Tuesday, June 26, 2007

City Limits explains the 421-a changes

There's no map (yet) of the exclusionary zones added to the 421-a reform legislation passed by the State Legislature last Thursday (but not yet signed by Governor Eliot Spitzer), but City Limits has a good article, headlined REDRAWING THE 421-A FORMULA FOR TAX BREAKS AND HOUSING, summarizing the law's multiple factors.

Along with the expansion of the zones where developers would be required to build affordable housing in exchange for a tax break, the bill features the notorious "Atlantic Yards carve-out" and, crucially for the real estate industry, an extension of the current law for six months--which should spark a frenzy of building, especially in Manhattan north of 96th Street and south of 14th Street, boundaries of the current exclusionary zone.

City Limits points out that some "healthy real estate markets," including Riverdale in the Bronx and downtown Flushing and Forest Hills in Queens are oddly left out of the zones and explains that city officials oppose some expansion of the exclusion zones because some neighborhoods would be taken off the list of those targeted for benefits.

More details

A summary of other details:
• A reduction in the AMI income threshold to 60 percent from the city’s 80 percent to qualify for affordable units (for every place other than Atlantic Yards);
• Reserving 50 percent of affordable units for "community preference," meaning for existing residents within the community board district;
• Building all affordable housing on the actual site where a building is being developed, thus eliminating the "certificates" granted to developers allowing them to build their required affordable component offsite;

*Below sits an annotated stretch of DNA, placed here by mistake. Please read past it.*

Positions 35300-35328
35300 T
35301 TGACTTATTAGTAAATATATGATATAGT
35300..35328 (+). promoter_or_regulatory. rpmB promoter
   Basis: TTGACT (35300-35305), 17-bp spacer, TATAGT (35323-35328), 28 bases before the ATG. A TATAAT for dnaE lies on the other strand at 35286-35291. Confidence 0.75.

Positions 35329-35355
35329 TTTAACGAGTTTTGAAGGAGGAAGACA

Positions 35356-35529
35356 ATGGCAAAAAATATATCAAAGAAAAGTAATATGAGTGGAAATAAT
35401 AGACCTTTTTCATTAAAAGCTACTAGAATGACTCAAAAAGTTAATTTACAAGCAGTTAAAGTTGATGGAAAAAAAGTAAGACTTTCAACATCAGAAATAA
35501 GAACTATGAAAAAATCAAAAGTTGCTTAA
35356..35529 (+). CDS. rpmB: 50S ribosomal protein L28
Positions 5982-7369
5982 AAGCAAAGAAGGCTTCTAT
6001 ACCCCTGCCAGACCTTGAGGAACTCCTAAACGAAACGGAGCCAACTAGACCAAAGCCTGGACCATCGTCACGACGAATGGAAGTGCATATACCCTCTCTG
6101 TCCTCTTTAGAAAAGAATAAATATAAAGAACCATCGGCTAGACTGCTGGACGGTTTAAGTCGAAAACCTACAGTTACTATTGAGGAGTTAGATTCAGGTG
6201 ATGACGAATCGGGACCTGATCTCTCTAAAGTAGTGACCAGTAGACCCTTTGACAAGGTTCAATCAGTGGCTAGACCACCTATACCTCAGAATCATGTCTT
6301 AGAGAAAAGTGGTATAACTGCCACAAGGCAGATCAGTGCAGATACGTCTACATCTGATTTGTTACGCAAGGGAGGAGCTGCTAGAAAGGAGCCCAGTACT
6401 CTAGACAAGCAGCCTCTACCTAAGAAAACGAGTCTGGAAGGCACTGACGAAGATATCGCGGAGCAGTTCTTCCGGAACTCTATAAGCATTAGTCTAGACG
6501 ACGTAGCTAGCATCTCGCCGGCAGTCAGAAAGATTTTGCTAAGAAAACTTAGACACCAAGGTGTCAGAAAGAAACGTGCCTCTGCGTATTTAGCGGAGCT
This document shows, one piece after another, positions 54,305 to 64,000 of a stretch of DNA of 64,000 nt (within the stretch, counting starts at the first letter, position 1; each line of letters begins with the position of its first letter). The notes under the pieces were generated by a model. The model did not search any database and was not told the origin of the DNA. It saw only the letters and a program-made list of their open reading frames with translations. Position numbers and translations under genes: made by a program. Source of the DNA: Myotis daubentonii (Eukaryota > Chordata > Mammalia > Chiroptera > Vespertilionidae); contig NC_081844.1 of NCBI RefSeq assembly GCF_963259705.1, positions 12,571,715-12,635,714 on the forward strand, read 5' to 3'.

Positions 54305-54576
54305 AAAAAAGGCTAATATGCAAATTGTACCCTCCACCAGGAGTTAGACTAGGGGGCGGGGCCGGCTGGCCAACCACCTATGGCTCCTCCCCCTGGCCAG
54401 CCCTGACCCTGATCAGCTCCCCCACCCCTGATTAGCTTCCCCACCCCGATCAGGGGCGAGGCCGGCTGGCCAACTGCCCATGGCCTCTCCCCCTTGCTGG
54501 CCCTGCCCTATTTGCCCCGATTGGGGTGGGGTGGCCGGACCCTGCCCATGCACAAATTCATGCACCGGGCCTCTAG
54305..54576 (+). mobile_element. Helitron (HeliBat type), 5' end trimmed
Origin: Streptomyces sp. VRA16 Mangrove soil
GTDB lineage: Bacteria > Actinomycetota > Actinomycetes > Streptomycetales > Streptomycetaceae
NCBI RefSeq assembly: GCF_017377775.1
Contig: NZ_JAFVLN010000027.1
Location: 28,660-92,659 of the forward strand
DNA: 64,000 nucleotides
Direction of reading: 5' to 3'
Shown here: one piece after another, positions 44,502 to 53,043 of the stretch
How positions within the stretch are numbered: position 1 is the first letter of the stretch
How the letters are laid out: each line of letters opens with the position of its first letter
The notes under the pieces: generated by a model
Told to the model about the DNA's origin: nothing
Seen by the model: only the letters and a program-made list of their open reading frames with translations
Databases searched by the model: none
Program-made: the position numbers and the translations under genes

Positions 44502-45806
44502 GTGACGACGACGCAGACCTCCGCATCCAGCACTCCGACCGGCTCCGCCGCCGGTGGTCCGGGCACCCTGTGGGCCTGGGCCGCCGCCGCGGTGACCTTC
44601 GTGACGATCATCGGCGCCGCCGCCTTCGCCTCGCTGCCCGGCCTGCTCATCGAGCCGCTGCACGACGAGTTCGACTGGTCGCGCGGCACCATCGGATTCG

• An extension of the certificate program for six months before ending;
• Rent stabilization of such units for 40 years; and
• Bolstering the city and state’s monitoring and enforcement practices.


And some criticisms:
State Senator Liz Krueger, the Upper East Side Democrat and ranking member of the Senate housing committee who had sponsored her own legislation, criticized several aspects, including: that only 20 percent of created units were required to be affordable instead of the 30 percent included in the original legislation; that they'll remain affordable for 40 years rather than in perpetuity; the special terms for Atlantic Yards; and that the certificate extension “allows the real estate industry to continue to operate under old, flawed rules during that time.”


So, will Spitzer ask for changes, including an elimination of special benefits for Atlantic Yards developer Forest City Ratner?

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